For those of you that may be disabled, or have a disabled loved one, a recent congressional act has created a new tool that may assist in your day to day lives. ABLE accounts, created by the passage of the Stephen Beck Jr. Achieving a Better Life Experience Act of 2014 (otherwise known as the ABLE Act), are tax-advantaged savings accounts for individuals with disabilities. Contributions to the account may be made by anyone, and any income earned by the accounts will not be taxed.
The ABLE Act was introduced by Congressman Ander Crenshaw (R-FL) in February 2015, and signed into law December 2015 as part of the Tax Extenders package. The legislation was co-sponsored by 380 members in the House, and 78 members in the Senate, garnering broad bipartisan support.
ABLE accounts allow any individual or individuals to make up to $14,000 (total for all contributors) in annual nondeductible contributions. To be eligible to start an ABLE account, the beneficiary must have been disabled prior to their 26th birthday. Distributions from the account are tax-free for qualified expenses. A significant advantage of the ABLE account is that it does not affect Medicare eligibility, and accounts with a balance of less than $100,000 will not affect Supplemental Security Income (SSI cash benefits are suspended once the account goes over $100,000, but are reinstated when the balance falls back below $100,000).
Individuals with disabilities can only have $2,000 in assets at any given time in order to remain eligible for many federal means-tested benefits programs which provide much-needed supports, such as Social Security Income, according to the National Down Syndrome Society (NDSS). Under ABLE, eligible individuals and families will be allowed to establish ABLE savings accounts that will not affect their eligibility for SSI, Medicaid and other public benefits. ABLE accounts provide a mechanism to essentially increase this $2,000 asset limitation so that individuals with disabilities and their families can save money for their future and to improve their quality of life. Also, income earned by the accounts is not taxed.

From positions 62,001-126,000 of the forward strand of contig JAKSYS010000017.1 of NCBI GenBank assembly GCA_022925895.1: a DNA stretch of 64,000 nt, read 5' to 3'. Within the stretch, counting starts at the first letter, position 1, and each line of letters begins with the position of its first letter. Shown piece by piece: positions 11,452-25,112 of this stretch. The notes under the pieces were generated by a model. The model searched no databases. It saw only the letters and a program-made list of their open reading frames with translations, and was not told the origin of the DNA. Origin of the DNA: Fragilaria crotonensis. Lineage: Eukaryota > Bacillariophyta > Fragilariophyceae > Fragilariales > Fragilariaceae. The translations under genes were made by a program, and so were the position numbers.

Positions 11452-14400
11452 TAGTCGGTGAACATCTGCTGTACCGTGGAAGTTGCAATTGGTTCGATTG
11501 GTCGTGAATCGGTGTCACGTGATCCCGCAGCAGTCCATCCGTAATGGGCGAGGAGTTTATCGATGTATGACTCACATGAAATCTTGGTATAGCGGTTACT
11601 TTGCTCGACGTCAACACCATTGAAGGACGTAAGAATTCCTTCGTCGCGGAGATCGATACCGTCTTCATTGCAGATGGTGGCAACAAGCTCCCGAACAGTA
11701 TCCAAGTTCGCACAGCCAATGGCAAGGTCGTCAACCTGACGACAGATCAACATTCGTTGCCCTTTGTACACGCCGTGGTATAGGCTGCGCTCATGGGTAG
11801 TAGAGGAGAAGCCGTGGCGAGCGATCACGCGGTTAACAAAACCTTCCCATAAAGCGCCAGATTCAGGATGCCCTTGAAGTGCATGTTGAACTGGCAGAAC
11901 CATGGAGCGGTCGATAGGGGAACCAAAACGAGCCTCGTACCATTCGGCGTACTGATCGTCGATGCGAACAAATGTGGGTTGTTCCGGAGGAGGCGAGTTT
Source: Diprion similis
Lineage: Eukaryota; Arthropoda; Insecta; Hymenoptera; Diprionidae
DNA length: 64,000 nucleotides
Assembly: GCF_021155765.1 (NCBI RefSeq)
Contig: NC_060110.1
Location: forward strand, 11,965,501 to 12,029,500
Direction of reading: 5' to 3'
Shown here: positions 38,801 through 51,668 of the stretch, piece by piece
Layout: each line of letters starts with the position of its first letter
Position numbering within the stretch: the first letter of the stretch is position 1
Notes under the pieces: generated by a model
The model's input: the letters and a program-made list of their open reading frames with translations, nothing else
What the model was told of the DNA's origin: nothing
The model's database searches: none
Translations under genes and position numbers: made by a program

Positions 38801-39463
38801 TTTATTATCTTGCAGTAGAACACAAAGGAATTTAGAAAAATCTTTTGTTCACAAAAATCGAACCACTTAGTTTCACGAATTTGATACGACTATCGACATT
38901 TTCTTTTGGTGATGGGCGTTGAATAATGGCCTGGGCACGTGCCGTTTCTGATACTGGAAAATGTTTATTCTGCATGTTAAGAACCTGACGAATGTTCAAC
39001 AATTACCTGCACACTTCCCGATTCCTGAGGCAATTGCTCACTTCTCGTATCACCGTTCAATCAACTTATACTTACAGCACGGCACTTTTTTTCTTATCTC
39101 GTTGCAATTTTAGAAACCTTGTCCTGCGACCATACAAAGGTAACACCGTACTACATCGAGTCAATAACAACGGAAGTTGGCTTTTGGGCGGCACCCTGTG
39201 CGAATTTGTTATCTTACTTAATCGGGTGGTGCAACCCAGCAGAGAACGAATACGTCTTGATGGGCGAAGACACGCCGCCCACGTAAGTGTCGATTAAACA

|Ander Crenshaw (R-FL) introduced the ABLE Act, which garnered broad bi-partisan support with 380 House and 78 Senate Co-Sponsors|
A wide variety of expenses may be paid for from the account, provided they are considered a qualified disability expense. A qualified disability expense means any expense incurred by the beneficiary as a result of living with a disability. Qualified expenses may include: education, housing, transportation, personal assistance services, assistive technology, employment training and support, financial management and administrative services, health care not covered by insurance/Medicaid/Medicare, and other expenses which help improve health, independence, and/or quality of life.
If you’re disabled before age 26 and already receiving SSI or SSDI, you are automatically eligible to establish an ABLE account. If you’re not already receiving SSI/SSDI, you may still qualify. Those who are not recipients of SSI or SSDI but still meet the age of onset disability requirement will be eligible to open an ABLE account upon obtaining a disability certification from their physician. Depending upon the state ABLE program’s procedures, the disability certification may be a form that a physician fills out or the ABLE program may simply require a letter from the physician providing certain information, such as the nature of the disability and date of onset.